Starting with Respect

 

October 29th 2016, I became a new mother. Over the past few months there have been many shifts in both my work, and perspective of the relationship between the child and the adult. Nearing the end of my pregnancy I became eager for a new opportunity to observe the child. I began looking forward to applying the things I learned through RIE ® and time spent in the classroom in my own home. I quickly noted that raising my own child would be the greatest opportunity to be authentic and to raise an authentic child who is peaceful, cooperative, and inner-directed. In the early stages of infancy, the child begins to shape his understanding of the world, and himself based on the environment and the people in it. We are role models for our children. We are helping to awaken the hearts and minds of children who will then, go out and have an influence on others. On several occasions, my son has been referred to as “just a baby”, this is something I often find surprising.

Archer1

Just; as in only or simply?

From the perspective of both a mother and caregiver this saying strikes a sore spot for me. Not only does it come off as dismissive, but it also implies that somehow the child is considered less than.

“Let us realize that the child is the worker who produces man . . . it is the child that society must take into consideration, this worker who produces humanity itself.”-Maria Montessori

Our actions as parents, teachers, or members of a community are far reaching. With each word, acknowledgement, and touch we are sending messages that will help to build up, or tear down the growing sense of self within our children.  Modeling behavior not only sets an example for our children, but for other adults who may not be familiar with a more respectful approach.

So what can we do?

We can begin by treating the child with respect. We speak respectfully of children, and infants, as people of equal value. Not as “just” a child, or “just” a baby. Regarding children with respect helps the child to learn that they are worthy of receiving respect, and sets a positive example of how to treat others.  We may also model respectful behavior by acknowledging our children’s feelings. This includes their likes and dislikes. Acknowledging our children in this way sends the message that they are respected as individuals with feelings that may differ from our own.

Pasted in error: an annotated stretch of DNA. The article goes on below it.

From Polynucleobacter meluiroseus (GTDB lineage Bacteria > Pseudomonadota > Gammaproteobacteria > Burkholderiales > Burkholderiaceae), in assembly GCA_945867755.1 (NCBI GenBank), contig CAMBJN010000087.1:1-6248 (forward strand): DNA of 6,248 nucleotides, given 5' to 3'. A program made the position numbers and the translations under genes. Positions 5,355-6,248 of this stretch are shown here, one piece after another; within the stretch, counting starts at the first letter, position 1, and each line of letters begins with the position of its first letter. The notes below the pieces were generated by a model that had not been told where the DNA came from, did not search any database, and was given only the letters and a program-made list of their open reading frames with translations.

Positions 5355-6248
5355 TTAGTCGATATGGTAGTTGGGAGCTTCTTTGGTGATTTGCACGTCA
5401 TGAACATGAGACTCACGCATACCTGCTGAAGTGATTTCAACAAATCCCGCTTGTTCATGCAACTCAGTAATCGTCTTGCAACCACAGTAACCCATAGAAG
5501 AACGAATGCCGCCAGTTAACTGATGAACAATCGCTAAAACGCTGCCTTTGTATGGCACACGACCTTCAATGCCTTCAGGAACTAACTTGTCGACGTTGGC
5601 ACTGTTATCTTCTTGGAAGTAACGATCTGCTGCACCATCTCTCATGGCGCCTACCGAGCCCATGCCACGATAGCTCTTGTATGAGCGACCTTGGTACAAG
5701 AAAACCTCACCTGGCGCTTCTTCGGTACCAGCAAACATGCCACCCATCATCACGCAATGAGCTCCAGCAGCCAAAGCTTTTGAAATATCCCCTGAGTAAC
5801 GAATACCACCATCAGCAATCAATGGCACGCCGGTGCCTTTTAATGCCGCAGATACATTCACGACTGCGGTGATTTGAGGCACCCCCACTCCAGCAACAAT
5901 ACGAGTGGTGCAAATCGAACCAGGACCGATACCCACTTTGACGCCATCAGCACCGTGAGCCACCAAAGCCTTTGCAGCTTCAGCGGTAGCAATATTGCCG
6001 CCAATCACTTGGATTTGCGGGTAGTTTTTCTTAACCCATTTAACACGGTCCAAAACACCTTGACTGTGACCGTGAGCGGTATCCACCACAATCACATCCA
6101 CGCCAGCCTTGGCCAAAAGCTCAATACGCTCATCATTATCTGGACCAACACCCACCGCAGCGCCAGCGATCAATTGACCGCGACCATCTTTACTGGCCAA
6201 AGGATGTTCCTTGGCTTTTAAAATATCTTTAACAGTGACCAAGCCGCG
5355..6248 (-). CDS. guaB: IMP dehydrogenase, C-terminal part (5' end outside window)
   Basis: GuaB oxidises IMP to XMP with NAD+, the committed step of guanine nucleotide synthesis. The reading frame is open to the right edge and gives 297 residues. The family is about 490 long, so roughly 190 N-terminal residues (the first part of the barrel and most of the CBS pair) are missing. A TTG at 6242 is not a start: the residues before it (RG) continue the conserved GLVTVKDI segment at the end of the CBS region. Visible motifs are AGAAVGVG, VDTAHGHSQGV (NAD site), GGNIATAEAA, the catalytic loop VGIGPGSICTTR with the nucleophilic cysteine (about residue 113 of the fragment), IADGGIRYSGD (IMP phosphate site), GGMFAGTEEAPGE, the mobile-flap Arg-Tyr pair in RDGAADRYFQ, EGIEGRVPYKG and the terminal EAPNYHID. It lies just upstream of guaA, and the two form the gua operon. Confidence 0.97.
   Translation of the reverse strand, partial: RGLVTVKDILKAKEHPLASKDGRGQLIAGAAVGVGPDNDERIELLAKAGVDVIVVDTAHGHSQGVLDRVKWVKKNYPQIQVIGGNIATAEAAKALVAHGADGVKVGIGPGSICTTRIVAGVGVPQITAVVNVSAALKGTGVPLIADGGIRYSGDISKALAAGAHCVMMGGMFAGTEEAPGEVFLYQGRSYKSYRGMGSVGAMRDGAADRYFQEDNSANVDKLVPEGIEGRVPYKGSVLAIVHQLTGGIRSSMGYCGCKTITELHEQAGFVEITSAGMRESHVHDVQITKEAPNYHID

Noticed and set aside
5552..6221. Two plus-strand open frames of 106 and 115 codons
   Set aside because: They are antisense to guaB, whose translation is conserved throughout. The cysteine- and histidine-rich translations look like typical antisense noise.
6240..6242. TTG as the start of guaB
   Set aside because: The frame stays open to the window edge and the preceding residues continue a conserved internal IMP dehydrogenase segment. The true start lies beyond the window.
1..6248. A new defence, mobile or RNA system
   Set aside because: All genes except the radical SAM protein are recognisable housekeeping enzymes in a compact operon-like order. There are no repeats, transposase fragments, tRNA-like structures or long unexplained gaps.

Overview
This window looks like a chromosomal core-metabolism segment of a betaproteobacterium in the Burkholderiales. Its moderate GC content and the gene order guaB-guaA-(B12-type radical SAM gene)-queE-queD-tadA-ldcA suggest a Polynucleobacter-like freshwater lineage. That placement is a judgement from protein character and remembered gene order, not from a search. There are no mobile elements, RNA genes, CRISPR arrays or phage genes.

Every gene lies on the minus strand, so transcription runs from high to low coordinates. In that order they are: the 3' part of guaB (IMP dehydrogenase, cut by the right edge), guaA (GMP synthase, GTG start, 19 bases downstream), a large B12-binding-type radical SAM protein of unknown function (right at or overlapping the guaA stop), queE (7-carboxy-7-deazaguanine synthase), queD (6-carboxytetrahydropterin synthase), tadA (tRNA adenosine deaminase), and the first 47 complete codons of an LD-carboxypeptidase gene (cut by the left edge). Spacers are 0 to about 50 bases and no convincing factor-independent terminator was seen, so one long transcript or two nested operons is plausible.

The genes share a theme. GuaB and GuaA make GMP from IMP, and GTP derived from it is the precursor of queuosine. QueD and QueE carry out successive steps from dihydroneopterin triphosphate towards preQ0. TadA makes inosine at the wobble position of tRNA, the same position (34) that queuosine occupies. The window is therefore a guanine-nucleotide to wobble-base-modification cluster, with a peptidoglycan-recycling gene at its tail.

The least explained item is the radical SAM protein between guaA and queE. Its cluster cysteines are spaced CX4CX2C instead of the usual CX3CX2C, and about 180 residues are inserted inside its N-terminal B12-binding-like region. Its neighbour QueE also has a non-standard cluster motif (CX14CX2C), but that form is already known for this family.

All of this is not to say that there are no boundaries or limits. We know that children need freedom within limits to maintain safety and order. However, it is possible to maintain this order while still providing a respectful environment in which the child can thrive. In The Absorbent Mind Montessori states that, “Nature does not merely give the power of imitation, but that of transforming oneself to become what the example demonstrates.” We must be the positive examples on which our children can base their understanding of their own value and the world around them.

“Respecting a child means treating even the youngest infant as a unique human being, not as an object.”- Magda Gerber

summer and archer kids fair 2017

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